Jun 5, 2019 | Featured in: Watching Backyard Birds, June 2019

Plant a Bird Feeder

From mid-May to early June is a great time to plant these fast-growing beauties that will mature into nature’s own bird feeder. Photo by Shutterstock.
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The word "sunflower" applies to about 70 species of Helianthus, and nearly all of them are native to various locations in North America. All varieties produce a central cluster of seeds. Sunflowers require a lot of space to grow, and some varieties can exceed 10 feet in height. You can even plant the black-oil sunflower seed you purchased to feed the birds. Plant the seeds a few inches apart, but expect to thin them to about a foot apart as the plants grow. They'll need lots of water and sunshine, and perhaps the support of a stake and tie-back as they mature. Read the description of the plant and flower head size on seed packets before you buy. From mid-May to early June is a great time to plant these fast-growing beauties that will mature into nature's own bird feeder.





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  • I am excited to have my daughter’s tree this year, since my landlord has removed the lovely yew next to my patio, which was the only shelter for birds at my feeder.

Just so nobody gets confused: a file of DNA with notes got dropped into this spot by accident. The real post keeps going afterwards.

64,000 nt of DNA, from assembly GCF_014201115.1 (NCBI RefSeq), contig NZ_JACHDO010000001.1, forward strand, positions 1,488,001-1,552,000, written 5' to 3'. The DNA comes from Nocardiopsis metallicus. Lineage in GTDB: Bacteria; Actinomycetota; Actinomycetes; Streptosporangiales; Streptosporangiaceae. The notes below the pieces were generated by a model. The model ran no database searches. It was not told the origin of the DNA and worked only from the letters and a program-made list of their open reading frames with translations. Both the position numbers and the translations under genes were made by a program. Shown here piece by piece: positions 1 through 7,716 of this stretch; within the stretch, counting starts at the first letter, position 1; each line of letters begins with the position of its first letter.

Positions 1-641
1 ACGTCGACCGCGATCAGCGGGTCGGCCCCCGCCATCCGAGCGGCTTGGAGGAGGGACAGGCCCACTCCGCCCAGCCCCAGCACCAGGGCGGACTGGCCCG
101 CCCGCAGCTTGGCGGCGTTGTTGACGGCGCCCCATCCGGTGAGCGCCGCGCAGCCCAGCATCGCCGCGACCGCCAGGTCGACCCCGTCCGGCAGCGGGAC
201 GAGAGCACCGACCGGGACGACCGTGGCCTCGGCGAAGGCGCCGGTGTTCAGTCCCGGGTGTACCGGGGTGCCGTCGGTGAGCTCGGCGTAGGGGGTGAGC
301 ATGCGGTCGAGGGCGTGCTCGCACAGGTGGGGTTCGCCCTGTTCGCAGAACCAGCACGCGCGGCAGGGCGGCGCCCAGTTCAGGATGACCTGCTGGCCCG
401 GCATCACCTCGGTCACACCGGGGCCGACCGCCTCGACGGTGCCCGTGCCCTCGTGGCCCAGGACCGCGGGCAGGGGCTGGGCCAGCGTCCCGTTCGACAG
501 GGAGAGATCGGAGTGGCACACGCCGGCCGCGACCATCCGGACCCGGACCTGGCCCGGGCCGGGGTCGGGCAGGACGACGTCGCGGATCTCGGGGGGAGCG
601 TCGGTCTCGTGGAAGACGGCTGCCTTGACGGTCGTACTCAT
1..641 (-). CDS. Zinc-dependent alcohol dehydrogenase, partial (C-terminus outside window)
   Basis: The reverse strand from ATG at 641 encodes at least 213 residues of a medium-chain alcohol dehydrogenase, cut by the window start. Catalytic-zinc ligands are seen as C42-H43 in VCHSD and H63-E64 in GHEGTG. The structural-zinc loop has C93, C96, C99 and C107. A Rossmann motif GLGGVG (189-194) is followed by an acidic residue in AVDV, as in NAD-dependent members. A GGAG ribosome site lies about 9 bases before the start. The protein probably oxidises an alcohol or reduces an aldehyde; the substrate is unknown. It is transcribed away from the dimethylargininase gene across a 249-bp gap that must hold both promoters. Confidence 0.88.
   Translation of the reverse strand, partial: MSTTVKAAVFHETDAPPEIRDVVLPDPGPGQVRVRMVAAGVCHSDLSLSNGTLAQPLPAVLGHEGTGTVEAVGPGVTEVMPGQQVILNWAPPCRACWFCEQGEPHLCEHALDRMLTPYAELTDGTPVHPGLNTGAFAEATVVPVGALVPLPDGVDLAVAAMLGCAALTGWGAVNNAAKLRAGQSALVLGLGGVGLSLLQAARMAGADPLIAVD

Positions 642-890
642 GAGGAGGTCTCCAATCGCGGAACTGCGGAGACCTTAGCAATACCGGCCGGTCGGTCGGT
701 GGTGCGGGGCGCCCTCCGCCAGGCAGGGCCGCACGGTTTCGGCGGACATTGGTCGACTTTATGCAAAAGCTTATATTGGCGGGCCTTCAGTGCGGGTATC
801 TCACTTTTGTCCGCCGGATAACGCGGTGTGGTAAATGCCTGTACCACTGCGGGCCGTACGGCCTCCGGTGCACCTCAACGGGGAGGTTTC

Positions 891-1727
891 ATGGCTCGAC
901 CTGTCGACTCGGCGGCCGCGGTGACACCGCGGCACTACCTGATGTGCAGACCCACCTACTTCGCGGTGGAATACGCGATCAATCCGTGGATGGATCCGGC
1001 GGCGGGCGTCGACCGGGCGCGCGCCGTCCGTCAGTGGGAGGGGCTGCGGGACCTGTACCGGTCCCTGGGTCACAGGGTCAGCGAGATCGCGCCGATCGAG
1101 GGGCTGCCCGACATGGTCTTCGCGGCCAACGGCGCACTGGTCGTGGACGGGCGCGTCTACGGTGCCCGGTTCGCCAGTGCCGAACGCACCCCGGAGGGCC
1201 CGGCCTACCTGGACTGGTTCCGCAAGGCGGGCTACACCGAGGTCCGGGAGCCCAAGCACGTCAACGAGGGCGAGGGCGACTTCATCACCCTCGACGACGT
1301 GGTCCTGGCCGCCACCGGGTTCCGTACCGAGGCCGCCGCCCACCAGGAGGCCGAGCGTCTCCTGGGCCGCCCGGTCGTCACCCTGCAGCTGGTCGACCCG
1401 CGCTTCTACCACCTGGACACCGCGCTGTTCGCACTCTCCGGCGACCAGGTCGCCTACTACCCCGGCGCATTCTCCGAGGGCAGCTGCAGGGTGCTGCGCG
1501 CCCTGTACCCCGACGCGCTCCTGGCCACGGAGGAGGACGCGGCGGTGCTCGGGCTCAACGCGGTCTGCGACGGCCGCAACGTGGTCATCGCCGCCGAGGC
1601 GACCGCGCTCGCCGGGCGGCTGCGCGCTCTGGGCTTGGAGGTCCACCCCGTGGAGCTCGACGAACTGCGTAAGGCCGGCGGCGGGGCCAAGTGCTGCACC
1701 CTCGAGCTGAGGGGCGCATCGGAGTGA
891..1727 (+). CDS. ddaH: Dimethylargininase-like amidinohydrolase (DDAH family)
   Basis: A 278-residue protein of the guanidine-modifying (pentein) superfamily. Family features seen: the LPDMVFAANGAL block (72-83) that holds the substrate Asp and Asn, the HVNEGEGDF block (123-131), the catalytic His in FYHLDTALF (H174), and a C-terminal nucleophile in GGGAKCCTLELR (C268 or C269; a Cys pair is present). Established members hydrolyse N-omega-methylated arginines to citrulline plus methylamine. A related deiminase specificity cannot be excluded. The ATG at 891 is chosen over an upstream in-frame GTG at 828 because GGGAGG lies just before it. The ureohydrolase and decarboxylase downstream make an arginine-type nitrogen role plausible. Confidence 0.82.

by pmalcpoet, Mon, 20 Dec 2021
  • Goldfinches will continue as long as Swiss chard is available. I'm watching one eating chard right now (mid-November in Vermont).
    by Brian Tremback, Sun, 14 Nov 2021
  • Birds are on the decline though sunflowers are rarely touched and for weeks hardly .eaten. I'll try a few sparing nuts on the table and a fat ball broken for jackdaws and tits but mealworms were a summer favourite being my go to choice
    by Paul Harabaras, Thu, 04 Nov 2021
  • I’ve been enjoying goldfinches eating coneflower/ echinacea seeds in my new pollinator garden! I will leave the plants out all winter for them if the seeds keep that long? Or should I deadhead and put them in a dry area? Im in CT and thought they migrated, but didn’t know they put in winter coats! What do they eat in winter without bird feeders?
    by Anne Sheffield, Sat, 04 Sep 2021
  • Hi Gary, I will pass your question along to Birdsquatch next time I see him. He knows infinitely more about nocturnal wildlife than I do. Where do you live? That's pretty important in figuring out the answer. But the thief could be raccoons, deer, or flying squirrels. Do you live in the woods? Are there trees near your feeder, or must the culprit climb a shepherd's hook or pole? Dawn Hewitt, Watching Backyard Birds
    by Dawn Hewitt, Mon, 30 Aug 2021